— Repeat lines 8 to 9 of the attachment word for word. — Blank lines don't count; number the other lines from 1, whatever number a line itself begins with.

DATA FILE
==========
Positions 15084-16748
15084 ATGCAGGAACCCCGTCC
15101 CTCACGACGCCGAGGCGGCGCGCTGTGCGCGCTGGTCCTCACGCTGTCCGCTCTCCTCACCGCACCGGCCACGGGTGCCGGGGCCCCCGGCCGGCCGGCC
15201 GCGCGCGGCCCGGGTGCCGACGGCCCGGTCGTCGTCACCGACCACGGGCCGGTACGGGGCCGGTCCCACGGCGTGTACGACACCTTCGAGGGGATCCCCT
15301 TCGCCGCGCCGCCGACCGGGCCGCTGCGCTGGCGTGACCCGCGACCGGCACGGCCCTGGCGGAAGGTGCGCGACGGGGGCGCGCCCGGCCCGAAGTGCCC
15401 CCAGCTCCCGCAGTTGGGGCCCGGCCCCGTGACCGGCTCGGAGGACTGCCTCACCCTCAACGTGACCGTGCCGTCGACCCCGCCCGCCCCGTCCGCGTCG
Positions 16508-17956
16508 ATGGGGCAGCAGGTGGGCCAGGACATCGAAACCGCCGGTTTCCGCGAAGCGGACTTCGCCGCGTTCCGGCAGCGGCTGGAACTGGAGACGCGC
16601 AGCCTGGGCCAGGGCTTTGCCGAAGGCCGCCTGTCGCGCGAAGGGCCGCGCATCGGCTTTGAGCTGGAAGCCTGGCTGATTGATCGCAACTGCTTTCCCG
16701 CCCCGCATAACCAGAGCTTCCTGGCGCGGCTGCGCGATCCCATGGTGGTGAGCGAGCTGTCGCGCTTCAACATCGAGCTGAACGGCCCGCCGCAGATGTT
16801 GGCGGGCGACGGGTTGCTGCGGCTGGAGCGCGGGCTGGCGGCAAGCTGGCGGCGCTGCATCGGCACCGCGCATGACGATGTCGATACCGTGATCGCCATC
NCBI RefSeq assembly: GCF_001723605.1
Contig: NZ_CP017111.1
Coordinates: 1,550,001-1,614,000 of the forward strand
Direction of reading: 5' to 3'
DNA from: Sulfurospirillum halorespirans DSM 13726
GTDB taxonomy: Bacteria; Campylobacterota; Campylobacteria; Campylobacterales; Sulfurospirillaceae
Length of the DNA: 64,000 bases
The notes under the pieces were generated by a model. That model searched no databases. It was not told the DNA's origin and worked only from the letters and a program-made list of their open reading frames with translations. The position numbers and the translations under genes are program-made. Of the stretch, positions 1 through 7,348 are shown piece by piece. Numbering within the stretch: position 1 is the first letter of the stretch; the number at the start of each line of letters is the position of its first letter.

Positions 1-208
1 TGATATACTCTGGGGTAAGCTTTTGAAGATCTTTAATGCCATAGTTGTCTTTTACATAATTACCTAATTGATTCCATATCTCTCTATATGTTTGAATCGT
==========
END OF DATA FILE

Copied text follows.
16508 ATGGGGCAGCAGGTGGGCCAGGACATCGAAACCGCCGGTTTCCGCGAAGCGGACTTCGCCGCGTTCCGGCAGCGGCTGGAACTGGAGACGCGC
16601 AGCCTGGGCCAGGGCTTTGCCGAAGGCCGCCTGTCGCGCGAAGGGCCGCGCATCGGCTTTGAGCTGGAAGCCTGGCTGATTGATCGCAACTGCTTTCCCG